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Julian the Trailblazer

  • Teacher Resource
  • Posted 08.01.07
  • NOVA

From segregated schools in Alabama to a prestigious position and home in Chicago, this interactive slideshow adapted from NOVA follows the life and career of renowned 20th century chemist Percy Julian, who gained international recognition in chemistry despite the tremendous educational and social obstacles that African Americans faced.

NOVA Julian the Trailblazer
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  • Level: Grades 6-12

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Source: NOVA: "Forgotten Genius"

This media asset was adapted from NOVA: "Forgotten Genius."

Background

Percy Julian was one of the great scientists of the 20th century. In a career spanning four decades, he made groundbreaking discoveries in chemistry, was awarded dozens of patents, and earned 18 honorary degrees as well as membership in the prestigious National Academy of Sciences—only the second African American bestowed such an honor.

But it wasn't easy. Julian was born in 1899 in Montgomery, Alabama, during an era of legalized segregation. There were few black schools, and inadequate state funding left them overcrowded, in disrepair, and with far fewer resources than white schools. Few black schools went beyond the eighth grade. Moreover, white resistance to educating African Americans was immense. White supremacist groups like the Ku Klux Klan terrorized African Americans by burning schools, randomly beating and murdering teachers and students, and intimidating others from attending.

In 1916, Julian moved north to pursue his education. He attended high school and DePauw University in Greencastle, Indiana, graduating with honors, and went on to earn a master's degree from Harvard University in Cambridge, Massachusetts. Some colleges in the North accepted a handful of black students, but the social climate was unwelcoming and the opportunities limited, particularly for graduate studies. Ultimately, Julian moved to Europe to earn his Ph.D. in 1931.

When he returned to the U.S., Julian became a full professor and chair of the Department of Chemistry at Howard University and the country's foremost black chemist. But Julian got caught up in a personal controversy, and was forced to resign. With nowhere else to go, he returned to DePauw as a researcher, where he took on a high-stakes project that would either secure or destroy his reputation as a chemist. He set out to synthesize a plant alkaloid called physostigmine, used to treat glaucoma. Julian succeeded, and chemists around the world recognized his elegant synthesis as a milestone in chemical history. Even so, it was difficult for Julian to advance. Traditionally white universities would not tolerate having an African American on their faculties.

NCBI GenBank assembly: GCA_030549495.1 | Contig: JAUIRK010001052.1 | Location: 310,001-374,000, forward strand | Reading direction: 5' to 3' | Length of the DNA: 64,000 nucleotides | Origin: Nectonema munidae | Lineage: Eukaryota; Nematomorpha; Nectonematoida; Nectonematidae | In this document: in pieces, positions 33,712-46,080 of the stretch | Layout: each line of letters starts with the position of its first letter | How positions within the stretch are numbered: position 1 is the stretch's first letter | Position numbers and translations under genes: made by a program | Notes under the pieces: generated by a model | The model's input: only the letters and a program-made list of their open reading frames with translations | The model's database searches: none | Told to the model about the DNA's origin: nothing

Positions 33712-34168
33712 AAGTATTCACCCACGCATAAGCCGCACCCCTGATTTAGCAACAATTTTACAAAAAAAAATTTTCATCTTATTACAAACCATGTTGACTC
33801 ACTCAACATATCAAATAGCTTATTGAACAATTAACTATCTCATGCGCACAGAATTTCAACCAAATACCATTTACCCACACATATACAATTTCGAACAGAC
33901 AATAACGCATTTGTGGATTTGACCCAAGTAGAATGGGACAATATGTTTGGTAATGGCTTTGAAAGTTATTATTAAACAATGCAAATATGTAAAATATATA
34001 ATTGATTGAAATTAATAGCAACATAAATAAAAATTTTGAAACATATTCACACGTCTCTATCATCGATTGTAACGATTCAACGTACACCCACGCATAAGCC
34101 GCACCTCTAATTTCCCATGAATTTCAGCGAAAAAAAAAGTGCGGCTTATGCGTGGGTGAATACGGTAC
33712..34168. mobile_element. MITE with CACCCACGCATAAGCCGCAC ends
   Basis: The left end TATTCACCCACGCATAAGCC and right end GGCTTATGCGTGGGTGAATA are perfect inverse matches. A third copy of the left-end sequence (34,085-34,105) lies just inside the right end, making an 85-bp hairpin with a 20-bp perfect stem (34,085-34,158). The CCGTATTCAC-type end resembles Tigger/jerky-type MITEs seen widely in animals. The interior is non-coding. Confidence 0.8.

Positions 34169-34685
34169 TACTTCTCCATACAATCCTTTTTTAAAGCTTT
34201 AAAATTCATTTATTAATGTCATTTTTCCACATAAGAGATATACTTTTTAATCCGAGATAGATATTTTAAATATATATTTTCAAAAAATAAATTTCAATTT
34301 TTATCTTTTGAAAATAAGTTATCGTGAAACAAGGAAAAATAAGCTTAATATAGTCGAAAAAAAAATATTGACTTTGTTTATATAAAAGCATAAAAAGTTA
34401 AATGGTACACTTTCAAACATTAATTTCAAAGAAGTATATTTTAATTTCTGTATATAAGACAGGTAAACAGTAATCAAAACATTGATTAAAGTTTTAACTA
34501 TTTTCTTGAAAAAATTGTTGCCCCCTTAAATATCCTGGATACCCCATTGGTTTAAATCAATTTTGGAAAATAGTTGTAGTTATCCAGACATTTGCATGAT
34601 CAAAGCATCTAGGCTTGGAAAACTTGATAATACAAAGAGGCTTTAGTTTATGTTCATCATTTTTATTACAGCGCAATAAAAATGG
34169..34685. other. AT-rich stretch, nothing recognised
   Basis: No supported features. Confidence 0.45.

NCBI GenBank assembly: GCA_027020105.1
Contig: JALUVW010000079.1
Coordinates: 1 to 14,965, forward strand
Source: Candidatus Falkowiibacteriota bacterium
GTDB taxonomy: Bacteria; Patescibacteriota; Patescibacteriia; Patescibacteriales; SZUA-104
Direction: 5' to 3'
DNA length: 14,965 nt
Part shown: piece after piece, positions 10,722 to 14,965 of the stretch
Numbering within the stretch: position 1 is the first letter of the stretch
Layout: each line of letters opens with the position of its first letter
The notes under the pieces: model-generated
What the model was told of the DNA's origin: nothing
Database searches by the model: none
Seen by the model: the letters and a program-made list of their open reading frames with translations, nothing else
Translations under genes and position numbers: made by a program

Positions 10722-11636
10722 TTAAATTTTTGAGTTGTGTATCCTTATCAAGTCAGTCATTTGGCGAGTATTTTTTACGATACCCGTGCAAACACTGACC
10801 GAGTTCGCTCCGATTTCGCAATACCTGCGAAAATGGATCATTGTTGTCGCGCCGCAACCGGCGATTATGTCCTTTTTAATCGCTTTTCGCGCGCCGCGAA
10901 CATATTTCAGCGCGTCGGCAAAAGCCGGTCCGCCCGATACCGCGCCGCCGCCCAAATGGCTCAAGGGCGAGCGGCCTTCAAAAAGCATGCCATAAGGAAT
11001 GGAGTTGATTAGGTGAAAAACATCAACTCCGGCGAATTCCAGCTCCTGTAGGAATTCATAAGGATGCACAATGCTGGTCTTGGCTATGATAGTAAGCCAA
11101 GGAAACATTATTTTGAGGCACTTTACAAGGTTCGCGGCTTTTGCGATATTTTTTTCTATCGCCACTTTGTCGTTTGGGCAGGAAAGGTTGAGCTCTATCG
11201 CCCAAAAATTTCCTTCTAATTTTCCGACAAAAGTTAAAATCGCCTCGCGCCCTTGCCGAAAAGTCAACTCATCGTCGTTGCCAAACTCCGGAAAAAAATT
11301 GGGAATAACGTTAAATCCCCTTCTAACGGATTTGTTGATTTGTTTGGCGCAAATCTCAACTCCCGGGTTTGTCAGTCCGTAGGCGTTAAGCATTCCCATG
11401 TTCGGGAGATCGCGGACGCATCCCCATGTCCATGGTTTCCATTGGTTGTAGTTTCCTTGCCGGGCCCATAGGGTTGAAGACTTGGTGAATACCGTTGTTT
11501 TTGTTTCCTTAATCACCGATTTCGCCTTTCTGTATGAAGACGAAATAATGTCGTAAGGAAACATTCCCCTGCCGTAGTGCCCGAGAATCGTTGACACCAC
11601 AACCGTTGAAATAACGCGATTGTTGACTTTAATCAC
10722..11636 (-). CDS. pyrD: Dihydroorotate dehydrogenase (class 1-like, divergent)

Julian turned to the chemical industry. Two companies—DuPont and the Institute of Paper Chemistry in Wisconsin—were on the verge of hiring Julian until they found out that he was black. Eventually, Julian was hired to run the chemical research lab for Glidden, a manufacturer of paints and other products, based in Chicago. In 1936, Julian became the first African American to hold such a position.

Julian also became a role model for aspiring black chemists who would work for him. Indeed, the older he got, the more proactive Julian became as an advocate of civil rights. A seminal period for Julian came after he moved his family into the all-white Chicago neighborhood of Oak Park. Although many white residents supported and welcomed him, Julian also received death threats, and an arsonist tried to burn down his house.

Julian joined the fair-housing movement in Oak Park and helped lead a national fundraising campaign for the NAACP Legal Defense and Education Fund, giving interviews and speeches about the plight of the black man in America. "Branded, first," Julian railed in one speech, "unfit to spend their money for food or drink in public places along with other Americans; denied the ballot and confined to ghettos that stifled hope and ambition, victims of murder of the mind, heart, and spirit—this is the story of the American Negro."

Until the end of his life, Julian continued to speak out against inequality and to serve as a role model for African Americans.

To learn more about Percy Julian's education, check out Getting an Education.

To learn more about the racial violence that Percy Julian and his family experienced in Oak Park, check out Moving to Oak Park.

To learn more about Percy Julian's work, check out Synthesizing a Steroid, Synthesizing an Alkaloid, and Making Cortisone From Plants.

Questions for Discussion

    • Can you find evidence to support the idea that Julian would have had a different experience pursing a scientific career today?
    • From the information in these slides, how was Julian able to overcome racial barriers that existed in his time?
    • What made Julian an inspiration to other African Americans?
    • Julian overcame racial barriers earlier in his life, but only spoke out against racism later in his life. What information can you find to suggest why?

Resource Produced by:


					WGBH Educational Foundation

Collection Developed by:


						WGBH Educational Foundation

Collection Credits

Collection Funded by:


						The Camille and Henry Dreyfus Foundation

						The John D. and Catherine T. MacArthur Foundation



Related Resources

  • Percy Julian Speaks

    Hear the renowned chemist Percy Julian himself in these audio excerpts from a 1965 speech.

  • Percy Julian's Career Milestones

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  • Synthesizing a Steroid

    This video segment, adapted from NOVA, tells the story of chemist Percy Julian's quest to make progesterone ...

  • Barriers for Black Scientists

    Do racial barriers still exist for African-Americans in science, as they did in chemist Percy Julian’s time?